Supply is not the issue causing vaccine inequity, Oireachtas committee hears

ireland
Supply Is Not The Issue Causing Vaccine Inequity, Oireachtas Committee Hears Supply Is Not The Issue Causing Vaccine Inequity, Oireachtas Committee Hears
The committee heard that just 13 per cent of people in low-income countries have received two doses. This compares to 75 per cent of people in high-income countries.  Photo: PA Images
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The Oireachtas Joint Committee on Enterprise, Trade and Employment has been urged by vaccine activists to support a Trips waiver to pause intellectual property rights for Covid-19 vaccines.

Politicians were told the introduction of a waiver would prevent high levels of mortality in low-income countries.

However, representatives from the pharmaceutical industry have said that supply is not the issue causing vaccine inequity.

The committee heard that just 13 per cent of people in low-income countries have received two doses of a Covid-19 vaccine. This compares to 75 per cent of people in high-income countries.

Meanwhile, less than one per cent of people in low-income countries are boosted, compared to over 60 per cent of people in Ireland.

Representing the Irish Pharmaceutical Healthcare Association, Oliver O’Connor, chief executive, said that supply was not the issue, as two billion vaccine doses currently available.

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"The cause of global Covid-19 vaccine inequity is the capacity of some countries, mostly developing nations, to absorb, distribute and administer the doses they get," Mr O'Connor said.

"In some of these countries, Covid-19 vaccine hesitancy is high.

"There are reports of shortages of syringes and medical equipment, as well as the destruction of significant quantities of doses of expired vaccines."

Mr O'Connor added that d global equity of access to Covid-19 vaccines and treatments, and
the protection of intellectual property rights, are not mutually exclusive.

“To thrive, innovation depends on intellectual property protection. It is the certainty that shields the risky business of investing in research and development,” he said.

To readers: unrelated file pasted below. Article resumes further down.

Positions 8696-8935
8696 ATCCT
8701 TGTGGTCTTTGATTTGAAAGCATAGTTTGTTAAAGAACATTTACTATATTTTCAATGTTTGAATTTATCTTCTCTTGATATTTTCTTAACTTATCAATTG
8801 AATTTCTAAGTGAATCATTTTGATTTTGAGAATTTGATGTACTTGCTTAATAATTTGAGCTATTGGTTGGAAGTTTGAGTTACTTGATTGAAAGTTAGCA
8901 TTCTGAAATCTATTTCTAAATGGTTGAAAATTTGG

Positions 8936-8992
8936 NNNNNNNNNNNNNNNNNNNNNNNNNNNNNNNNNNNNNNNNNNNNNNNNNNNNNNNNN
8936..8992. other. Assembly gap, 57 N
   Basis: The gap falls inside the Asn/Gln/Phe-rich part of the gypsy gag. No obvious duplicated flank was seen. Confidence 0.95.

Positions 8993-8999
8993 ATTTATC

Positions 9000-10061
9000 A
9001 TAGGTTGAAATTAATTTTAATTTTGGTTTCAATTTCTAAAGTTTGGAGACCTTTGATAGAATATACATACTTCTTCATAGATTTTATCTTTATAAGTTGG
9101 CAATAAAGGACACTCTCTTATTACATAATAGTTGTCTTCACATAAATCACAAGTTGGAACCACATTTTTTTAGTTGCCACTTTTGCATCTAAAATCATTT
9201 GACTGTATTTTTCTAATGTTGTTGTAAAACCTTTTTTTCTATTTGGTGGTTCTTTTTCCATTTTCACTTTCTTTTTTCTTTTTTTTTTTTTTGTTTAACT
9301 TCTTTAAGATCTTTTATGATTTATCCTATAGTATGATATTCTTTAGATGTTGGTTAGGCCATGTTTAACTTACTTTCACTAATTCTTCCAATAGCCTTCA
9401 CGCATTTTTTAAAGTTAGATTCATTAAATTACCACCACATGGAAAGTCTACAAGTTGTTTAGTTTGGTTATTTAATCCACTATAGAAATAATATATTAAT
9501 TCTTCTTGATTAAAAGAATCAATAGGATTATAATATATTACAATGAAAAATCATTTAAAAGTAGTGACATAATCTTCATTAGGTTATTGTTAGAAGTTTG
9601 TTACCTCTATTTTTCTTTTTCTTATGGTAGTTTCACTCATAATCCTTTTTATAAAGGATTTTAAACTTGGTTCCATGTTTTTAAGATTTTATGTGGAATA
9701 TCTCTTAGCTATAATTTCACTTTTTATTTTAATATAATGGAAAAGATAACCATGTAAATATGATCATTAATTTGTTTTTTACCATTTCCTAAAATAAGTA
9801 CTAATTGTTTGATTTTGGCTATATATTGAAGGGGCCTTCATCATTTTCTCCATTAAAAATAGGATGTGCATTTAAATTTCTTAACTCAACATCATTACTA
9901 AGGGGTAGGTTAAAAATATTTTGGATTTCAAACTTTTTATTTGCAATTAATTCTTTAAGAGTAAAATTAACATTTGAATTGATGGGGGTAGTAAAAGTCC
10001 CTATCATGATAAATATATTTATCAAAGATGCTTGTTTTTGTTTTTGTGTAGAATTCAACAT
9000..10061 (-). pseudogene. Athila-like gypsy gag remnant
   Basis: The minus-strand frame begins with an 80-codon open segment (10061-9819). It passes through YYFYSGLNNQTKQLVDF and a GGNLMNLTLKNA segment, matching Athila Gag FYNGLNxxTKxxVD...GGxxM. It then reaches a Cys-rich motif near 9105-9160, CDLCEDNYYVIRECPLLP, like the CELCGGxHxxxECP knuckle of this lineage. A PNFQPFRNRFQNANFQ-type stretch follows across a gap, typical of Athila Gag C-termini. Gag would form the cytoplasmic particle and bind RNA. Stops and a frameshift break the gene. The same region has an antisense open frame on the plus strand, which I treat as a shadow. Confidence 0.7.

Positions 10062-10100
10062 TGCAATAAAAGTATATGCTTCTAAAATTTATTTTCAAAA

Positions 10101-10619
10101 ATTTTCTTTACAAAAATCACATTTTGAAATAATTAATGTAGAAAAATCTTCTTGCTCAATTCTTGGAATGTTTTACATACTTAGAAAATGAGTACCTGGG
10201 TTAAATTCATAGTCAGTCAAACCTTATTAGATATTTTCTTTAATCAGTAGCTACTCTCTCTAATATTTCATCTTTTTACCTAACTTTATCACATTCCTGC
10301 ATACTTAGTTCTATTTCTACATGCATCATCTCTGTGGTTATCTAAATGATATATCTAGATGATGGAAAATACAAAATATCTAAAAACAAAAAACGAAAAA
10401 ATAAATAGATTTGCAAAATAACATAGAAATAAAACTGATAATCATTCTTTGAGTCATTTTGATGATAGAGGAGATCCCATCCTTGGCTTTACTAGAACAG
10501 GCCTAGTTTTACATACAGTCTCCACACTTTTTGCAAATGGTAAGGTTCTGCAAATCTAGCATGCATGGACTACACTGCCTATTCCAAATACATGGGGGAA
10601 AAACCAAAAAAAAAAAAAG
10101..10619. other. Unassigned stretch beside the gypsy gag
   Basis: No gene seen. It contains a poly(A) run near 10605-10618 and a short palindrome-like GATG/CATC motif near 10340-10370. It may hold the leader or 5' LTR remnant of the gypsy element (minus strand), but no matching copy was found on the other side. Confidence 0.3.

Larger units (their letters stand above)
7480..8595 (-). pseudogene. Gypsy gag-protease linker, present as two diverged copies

“Most of it fails. The global patents system is the basis for innovation. The proposed Trips waiver is a serious risk to the global patents system.”

Also speaking before the committee was Jim Clarken, CEO of Oxfam Ireland.

Mr Clerkan urged politicians to support a Trips waiver, adding that opposition of a waiver is in contravention of Ireland’s human rights obligations.

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"It is greatly damaging Ireland’s international reputation as a champion of low-income countries," Mr Clerkan said.

"Low-income countries can’t wait any longer. The Trips waiver is supported by over 100 countries, the WHO, the Seanad and the majority of the Irish public."

Mr Clerkan did not accept that a waiver would damage the pharma industry.

"Pharma has never seen profits like it’s never seen before, these profits have created many new billionaires," he said.

"The idea that the Trips waiver will somehow lead to devastation of the pharma industry just isn’t believable"

Sinn Féin TD Louise O'Reilly, who sits on the committee, agreed that the State should push for a waiver.

“The pharmaceutical companies focused on the need to invest, however, representatives from Médecins Sans Frontières and Oxfam were clear – given that much of the investment to date has been through public money, it is the public, globally, who should be the beneficiaries," Ms O'Reilly said.

“The Tánaiste sits on the [EU] Council of Ministers of Trade and he can, and should, use any influence he has to encourage the introduction of a Trips waiver on Covid-19 vaccines and technology.

“Such a waiver would allow for negotiation at local level for the temporary suspension of intellectual property rights and ensure people in low- and middle-income countries have access to the Covid-19 vaccine.

“We can and should be leaders on this important issue.”

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